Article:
Fertilizer application rates in Sub-Saharan Africa stand at a tiny fraction of their levels in other parts of the developing world. In response, a number of countries have implemented fertilizer subsidy programs. The wisdom of these programs, which often come at substantial fiscal cost, is a matter of substantial debate: Are they smart policy or are governments getting low “bang for their buck” from such programs?
At this seminar, Thomas Jayne (MSU) reviewed key lessons learned from multi-country experience with input subsidy programs over the past decade. He also summarized the findings of recent inter-disciplinary research combining modern soil analysis tools with household survey data, which is paving the way for new opportunities to improve the effectiveness with which farmers use fertilizer, promote fertilizer use and contribute to sustainable agricultural productivity in Africa.
Michael Carter (UC-Davis) highlighted findings from an evaluation of a fertilizer voucher subsidy program in Mozambique. Unlike many subsidy schemes, the program in Mozambique was intentionally short-lived. The evaluation results show that the impact of the subsidies stuck. Two years after the end of the program, farmers who received the subsidy were using more fertilizer, obtaining higher yields and enjoying higher per-capita living standards than a randomly selected control group. Interactions between the voucher and a savings intervention that was implemented at the same time reveals further but surprising lessons on how subsidies work.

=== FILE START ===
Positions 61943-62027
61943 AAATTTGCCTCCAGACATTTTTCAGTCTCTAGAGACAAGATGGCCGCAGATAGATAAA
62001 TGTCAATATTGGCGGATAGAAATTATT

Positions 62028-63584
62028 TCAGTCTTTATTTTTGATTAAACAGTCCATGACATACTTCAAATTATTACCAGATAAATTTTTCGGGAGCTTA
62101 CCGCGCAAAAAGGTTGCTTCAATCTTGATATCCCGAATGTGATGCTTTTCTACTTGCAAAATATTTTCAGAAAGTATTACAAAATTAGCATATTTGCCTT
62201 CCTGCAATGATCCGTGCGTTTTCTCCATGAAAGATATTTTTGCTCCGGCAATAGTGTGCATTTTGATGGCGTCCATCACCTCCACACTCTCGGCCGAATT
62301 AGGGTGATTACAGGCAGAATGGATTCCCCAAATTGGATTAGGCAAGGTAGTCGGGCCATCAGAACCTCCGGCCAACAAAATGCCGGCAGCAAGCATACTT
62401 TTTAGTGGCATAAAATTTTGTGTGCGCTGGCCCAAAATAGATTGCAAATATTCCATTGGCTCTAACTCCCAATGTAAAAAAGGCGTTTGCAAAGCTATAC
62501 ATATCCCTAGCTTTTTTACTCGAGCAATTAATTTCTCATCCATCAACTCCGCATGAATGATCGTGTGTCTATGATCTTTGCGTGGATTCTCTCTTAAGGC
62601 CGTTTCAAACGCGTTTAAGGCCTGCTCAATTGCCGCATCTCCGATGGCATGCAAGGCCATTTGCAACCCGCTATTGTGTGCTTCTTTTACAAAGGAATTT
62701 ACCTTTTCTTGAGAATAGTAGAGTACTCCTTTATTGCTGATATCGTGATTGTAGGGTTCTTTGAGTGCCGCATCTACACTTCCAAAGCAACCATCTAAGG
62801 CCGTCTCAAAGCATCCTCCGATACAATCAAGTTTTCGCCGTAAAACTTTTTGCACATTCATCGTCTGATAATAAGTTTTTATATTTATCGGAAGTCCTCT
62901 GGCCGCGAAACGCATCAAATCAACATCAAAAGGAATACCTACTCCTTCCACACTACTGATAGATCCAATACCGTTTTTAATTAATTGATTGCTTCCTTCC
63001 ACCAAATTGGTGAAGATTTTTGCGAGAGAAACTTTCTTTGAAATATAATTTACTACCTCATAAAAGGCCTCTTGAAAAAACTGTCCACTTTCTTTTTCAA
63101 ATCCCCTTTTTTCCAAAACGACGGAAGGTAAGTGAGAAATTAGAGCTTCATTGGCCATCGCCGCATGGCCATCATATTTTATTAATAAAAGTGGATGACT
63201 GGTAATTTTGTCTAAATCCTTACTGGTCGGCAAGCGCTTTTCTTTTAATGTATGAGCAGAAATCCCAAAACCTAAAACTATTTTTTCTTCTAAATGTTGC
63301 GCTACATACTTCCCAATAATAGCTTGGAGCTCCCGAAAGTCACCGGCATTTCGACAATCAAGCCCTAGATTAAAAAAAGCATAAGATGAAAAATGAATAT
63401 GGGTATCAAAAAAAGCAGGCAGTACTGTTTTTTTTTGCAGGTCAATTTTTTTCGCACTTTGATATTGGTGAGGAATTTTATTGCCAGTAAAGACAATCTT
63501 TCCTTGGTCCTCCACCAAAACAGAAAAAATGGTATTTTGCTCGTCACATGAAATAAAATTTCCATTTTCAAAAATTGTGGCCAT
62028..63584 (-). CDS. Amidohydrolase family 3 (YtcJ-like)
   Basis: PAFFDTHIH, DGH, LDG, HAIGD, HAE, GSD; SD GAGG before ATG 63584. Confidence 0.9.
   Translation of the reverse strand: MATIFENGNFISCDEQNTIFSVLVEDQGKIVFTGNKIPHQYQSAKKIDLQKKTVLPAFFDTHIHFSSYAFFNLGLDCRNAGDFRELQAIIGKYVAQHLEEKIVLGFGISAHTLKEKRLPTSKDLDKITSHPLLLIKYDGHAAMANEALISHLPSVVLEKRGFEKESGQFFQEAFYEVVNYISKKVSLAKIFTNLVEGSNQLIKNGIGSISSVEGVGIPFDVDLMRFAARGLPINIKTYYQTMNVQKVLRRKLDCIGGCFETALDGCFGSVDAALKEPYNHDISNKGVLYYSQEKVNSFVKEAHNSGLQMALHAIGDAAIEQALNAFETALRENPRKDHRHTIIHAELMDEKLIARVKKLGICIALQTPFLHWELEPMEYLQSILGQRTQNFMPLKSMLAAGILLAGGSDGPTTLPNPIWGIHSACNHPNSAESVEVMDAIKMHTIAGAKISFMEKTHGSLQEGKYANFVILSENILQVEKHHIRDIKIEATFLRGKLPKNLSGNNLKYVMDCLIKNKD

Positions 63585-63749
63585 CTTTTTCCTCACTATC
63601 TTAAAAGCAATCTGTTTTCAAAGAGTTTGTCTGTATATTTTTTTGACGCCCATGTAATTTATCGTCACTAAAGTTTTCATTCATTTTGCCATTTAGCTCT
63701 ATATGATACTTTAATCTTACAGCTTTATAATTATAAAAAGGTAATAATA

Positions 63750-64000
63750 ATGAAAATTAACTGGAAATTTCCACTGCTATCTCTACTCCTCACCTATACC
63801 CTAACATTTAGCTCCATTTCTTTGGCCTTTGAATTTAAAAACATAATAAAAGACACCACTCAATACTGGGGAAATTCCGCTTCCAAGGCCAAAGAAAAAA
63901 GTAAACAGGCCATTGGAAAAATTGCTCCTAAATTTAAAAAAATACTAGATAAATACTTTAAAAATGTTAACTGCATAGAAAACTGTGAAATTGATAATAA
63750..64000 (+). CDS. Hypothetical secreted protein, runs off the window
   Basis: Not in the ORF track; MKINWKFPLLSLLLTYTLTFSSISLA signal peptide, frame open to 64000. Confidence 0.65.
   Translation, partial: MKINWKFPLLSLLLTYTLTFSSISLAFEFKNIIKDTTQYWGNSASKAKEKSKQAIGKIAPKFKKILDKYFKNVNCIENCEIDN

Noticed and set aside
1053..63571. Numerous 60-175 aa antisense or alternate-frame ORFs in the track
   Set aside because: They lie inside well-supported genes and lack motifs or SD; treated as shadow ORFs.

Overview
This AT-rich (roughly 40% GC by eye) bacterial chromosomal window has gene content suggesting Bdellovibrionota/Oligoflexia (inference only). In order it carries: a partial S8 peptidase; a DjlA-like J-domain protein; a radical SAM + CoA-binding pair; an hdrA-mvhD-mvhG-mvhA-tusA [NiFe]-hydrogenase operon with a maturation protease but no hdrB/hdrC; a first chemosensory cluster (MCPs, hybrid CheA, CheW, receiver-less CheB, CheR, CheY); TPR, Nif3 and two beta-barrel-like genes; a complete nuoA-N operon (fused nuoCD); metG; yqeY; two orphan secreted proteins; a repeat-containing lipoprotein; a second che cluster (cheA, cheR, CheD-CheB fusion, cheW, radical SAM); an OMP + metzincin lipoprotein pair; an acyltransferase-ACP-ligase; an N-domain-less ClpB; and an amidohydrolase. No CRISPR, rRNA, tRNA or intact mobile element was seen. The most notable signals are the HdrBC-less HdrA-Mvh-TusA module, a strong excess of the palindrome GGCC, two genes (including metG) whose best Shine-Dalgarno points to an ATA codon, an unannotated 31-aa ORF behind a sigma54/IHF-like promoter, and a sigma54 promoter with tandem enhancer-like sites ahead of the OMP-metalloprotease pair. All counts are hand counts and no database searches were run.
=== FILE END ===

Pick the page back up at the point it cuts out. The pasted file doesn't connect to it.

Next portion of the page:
In the below video, Thomas Jayne and Michael Carter discuss their takeaways:
University of California—Davis
Michigan State University